And do try and get your hands on the local craft beers, including Ireland's first organic Red Ale, made by the dedicated team in the town’s Munster Brewery; they also do tours.

And before leaving the area, don’t forget to visit Ballynatray House, a Blackwater gem.

Enjoy East Cork, the food, the place and its people!

Ballynatray House, by the Blackwater


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Sunday, July 10, 2016

Youghal’s Munster Brewery. Ireland's First Organic Red Ale

Youghal’s Munster Brewery
Ireland's First Organic Red Ale
“The space is great,” said Padraig Hyde of Youghal’s Munster Brewery as he showed me around their new unit in an industrial estate above the town. “Now we have room to grow!” We are Padraig and Adrian his identical twin.

Padraig showed us the two tanks they started with, both 1,500 litres and both clad. Well, they really started with home-brewing! Currently, they make three beers, two lagers and a red ale, but, now that they have the space, expect more, maybe even a seasonal in time for Christmas. Their unit includes a brewery, a bar and a tasting room and they do tours here.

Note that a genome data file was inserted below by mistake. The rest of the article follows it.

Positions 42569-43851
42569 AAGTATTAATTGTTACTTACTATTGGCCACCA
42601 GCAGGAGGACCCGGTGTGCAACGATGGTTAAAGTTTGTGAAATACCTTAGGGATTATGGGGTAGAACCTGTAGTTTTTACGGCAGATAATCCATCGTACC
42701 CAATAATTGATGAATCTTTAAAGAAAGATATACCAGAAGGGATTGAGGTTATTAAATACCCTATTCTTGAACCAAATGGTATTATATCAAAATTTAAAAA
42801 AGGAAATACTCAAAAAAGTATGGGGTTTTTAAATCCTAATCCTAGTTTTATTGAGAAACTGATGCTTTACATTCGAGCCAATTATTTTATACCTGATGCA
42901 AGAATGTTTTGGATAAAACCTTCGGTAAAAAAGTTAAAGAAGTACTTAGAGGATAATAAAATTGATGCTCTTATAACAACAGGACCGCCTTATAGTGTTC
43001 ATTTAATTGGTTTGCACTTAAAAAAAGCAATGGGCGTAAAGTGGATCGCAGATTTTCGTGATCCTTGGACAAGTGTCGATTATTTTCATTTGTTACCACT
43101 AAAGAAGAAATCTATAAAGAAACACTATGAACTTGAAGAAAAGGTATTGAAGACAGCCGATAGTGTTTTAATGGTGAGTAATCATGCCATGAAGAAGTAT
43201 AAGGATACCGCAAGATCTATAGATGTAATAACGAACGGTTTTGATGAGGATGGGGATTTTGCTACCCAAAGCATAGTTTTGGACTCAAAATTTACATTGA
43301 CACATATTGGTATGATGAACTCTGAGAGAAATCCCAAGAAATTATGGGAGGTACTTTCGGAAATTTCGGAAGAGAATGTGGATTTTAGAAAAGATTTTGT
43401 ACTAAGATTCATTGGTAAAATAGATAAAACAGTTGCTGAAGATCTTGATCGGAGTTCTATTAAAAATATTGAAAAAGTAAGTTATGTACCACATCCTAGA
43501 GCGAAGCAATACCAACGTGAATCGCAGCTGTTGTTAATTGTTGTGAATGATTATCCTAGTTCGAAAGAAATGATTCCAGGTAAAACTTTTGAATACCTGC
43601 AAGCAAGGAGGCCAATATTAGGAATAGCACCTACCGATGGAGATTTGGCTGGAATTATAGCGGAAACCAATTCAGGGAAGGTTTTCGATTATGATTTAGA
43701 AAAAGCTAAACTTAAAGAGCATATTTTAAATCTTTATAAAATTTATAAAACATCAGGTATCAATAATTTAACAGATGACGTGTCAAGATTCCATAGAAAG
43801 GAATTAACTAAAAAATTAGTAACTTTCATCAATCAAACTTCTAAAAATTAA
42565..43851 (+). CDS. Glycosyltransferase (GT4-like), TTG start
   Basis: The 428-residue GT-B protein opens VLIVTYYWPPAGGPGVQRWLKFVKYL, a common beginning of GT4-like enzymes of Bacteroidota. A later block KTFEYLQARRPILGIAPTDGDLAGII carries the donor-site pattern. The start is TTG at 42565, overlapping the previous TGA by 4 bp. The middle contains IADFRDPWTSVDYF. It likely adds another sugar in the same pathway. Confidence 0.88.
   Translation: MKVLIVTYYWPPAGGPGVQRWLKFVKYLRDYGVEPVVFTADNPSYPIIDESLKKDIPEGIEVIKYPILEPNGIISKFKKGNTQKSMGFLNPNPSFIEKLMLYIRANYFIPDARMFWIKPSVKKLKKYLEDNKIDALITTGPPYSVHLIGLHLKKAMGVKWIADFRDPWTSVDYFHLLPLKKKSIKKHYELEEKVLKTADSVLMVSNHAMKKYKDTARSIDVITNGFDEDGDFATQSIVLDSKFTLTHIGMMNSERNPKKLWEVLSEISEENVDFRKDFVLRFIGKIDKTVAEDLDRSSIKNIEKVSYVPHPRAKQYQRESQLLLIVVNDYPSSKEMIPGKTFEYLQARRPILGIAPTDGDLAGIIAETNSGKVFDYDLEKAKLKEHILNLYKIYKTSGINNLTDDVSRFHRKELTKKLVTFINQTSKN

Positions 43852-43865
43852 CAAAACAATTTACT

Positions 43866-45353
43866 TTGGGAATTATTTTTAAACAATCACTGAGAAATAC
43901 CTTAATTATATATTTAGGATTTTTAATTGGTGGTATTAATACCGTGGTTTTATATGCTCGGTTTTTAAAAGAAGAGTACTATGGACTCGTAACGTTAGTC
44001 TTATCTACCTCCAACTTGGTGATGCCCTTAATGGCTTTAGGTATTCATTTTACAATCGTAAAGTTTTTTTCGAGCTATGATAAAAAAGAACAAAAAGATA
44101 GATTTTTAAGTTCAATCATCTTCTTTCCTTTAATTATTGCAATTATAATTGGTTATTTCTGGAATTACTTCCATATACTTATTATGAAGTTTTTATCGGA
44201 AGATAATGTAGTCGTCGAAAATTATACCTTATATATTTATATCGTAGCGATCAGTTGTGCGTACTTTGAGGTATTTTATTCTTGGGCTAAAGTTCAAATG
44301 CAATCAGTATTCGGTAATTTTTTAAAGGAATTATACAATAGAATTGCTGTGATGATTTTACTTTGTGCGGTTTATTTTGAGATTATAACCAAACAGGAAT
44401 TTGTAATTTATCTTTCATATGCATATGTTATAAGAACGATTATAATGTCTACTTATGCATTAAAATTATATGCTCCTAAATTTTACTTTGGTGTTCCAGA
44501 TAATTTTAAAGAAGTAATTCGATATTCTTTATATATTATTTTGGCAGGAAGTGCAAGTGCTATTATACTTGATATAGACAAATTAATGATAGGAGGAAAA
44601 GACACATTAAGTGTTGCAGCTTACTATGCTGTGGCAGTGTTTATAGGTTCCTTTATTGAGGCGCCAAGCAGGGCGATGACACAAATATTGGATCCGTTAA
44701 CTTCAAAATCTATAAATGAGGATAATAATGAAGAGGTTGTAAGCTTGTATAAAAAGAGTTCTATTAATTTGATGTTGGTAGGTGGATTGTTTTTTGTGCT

Ingredients

The Youghal twins are passionate about using local ingredients. And, to that end, have been growing their own hops. Weather may not have been ideal but the first harvest was fantastic and last year’s was excellent also. But the planting is very small scale and Padraig would love to see a local farmer grow the crop, promising that he would buy it. The two hops they’ve grown so far are Nugget (a bittering hop) and the well known Cascade.